Former Oregon State QB Lyle Moevao and LB Keaton Kristick, and senior starting DT Brennan Olander were sentenced to community service Tuesday for a misdemeanor charge of unauthorized use of a vehicle.
Moevao received 40 hours of community service, Kristick 25 and Olander 65. Here’s a little more on the GT site by court reporter Rachel Beck. More will be up later.
Olander’s situation impacts the current team since he’s the only returner. This is his second legal issue in a year. There’s a report of a third for criminal mischief back in 2006 in Southern Oregon.
As pointed out at the end of the Peter Lalich DUI story in Tuesday’s GT, Olander could be up for a 30 percent of the season suspension under OSU’s code of conduct, which is followed a lot more loosely than when it started.
The Beavers are in the midst of bad trend after about four-five years of relative calm. Coach Mike Riley must act quick and put his foot down on his players, and come out harsh on the current crop of problems to nip them in the bud.
There are new players due to normal turnover who don’t remember the stolen sheep, bar fights and alcohol-related death in a dorm.
The following are notes my court reporter forwarded to me about today’s events:
Their differing levels of community service were based on their levels of involvement and past criminal history. Moevao was the driver, but has no criminal history. Kristick and Olander jumped on for a ride. Kristick has no criminal history.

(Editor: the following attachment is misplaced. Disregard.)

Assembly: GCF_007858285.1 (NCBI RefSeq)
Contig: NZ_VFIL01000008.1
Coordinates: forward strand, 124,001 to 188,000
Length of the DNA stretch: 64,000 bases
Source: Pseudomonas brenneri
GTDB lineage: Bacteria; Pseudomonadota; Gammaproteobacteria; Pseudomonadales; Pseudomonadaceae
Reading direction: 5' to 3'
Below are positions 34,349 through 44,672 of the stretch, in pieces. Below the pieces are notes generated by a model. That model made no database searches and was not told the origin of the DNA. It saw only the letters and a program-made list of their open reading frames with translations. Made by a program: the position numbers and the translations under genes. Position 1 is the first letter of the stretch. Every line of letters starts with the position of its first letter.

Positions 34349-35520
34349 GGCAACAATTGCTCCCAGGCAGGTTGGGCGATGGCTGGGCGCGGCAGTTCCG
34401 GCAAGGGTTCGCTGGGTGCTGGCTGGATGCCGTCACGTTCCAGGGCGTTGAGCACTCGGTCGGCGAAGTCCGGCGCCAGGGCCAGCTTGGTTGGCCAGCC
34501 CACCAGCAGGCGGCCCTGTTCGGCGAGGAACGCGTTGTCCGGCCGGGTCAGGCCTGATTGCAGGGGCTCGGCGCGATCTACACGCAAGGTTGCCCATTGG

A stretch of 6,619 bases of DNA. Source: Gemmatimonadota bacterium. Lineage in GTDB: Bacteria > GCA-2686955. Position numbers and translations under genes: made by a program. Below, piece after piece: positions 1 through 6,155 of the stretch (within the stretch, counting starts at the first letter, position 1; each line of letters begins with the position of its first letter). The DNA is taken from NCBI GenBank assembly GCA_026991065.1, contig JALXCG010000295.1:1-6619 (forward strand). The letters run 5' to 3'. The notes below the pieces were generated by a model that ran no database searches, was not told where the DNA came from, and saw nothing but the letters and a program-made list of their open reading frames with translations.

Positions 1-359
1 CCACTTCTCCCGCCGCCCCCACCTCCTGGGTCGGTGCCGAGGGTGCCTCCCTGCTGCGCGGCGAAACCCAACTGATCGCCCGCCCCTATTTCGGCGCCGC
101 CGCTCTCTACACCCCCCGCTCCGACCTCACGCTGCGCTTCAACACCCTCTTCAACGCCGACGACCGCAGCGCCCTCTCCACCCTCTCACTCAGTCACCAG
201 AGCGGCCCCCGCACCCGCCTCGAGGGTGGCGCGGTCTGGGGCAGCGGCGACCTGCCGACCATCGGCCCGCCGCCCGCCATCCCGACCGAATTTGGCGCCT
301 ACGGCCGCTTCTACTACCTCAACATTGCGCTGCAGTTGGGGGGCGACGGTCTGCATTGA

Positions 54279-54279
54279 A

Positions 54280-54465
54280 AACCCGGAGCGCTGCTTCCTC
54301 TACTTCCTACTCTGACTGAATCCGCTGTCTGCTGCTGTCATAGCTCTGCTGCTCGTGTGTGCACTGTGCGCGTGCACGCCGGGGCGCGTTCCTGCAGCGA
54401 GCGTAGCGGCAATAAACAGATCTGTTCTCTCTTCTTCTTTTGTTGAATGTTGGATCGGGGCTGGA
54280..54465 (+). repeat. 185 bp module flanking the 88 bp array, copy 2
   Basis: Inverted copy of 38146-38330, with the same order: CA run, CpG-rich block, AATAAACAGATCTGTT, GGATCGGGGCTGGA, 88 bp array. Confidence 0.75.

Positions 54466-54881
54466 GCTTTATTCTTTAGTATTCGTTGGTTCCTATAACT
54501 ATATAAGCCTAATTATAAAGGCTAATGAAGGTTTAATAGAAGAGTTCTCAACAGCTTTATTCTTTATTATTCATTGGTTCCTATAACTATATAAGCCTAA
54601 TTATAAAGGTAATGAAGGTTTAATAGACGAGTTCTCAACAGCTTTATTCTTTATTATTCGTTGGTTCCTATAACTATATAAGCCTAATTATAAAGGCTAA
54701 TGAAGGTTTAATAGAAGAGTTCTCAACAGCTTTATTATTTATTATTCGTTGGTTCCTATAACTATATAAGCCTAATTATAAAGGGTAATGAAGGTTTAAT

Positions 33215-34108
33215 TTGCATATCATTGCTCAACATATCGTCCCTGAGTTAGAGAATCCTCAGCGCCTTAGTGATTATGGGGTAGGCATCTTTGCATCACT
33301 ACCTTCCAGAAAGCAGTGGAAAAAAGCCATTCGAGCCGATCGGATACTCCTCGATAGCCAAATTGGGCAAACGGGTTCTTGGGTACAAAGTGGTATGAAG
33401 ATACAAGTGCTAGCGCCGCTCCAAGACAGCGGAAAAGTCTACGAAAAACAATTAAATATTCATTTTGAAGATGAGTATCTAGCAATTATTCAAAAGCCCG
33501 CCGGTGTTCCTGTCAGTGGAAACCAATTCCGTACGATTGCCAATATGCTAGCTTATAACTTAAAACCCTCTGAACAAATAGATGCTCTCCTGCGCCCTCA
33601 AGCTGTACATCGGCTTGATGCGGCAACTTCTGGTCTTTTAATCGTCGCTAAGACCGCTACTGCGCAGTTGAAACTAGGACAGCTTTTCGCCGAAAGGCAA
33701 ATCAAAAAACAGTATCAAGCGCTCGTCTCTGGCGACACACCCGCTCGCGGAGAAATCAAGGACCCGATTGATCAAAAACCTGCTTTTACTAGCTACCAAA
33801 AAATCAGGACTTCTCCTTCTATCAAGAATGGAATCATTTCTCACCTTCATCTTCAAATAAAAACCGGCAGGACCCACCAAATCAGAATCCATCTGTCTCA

Olander has the theft 2 charge, plus a criminal mischief conviction out of Josephine County from 2006, plus (this didn’t come up in court) a 2008 citation for less than an ounce of marijuana, for which he had to complete a drug treatment program.
The status of his theft 2 charge isn’t certain yet. I’m talking to the prosecutor later today about that. Initially, the prosecutor told the judge Olander completed his diversion terms, but the judge pointed out the diversion time period doesn’t expire until tomorrow. And, of course, part of his diversion is to not violate any laws during that time period.
Moevao is officially paying the $750 restitution, but the other two are supposed to pay him back for their share.
They had been cooperative with police. Their attorney said Moevao was used to using the OSU golf carts — probably from when he was injured.
Judge noted that as football standards, they are role models and held to a higher standard. Also noted they have done good in the community, specifically citing the “front-page (GT) story” on Moevao recently. He also warned Kristick that he would be more in the public eye as an NFL player.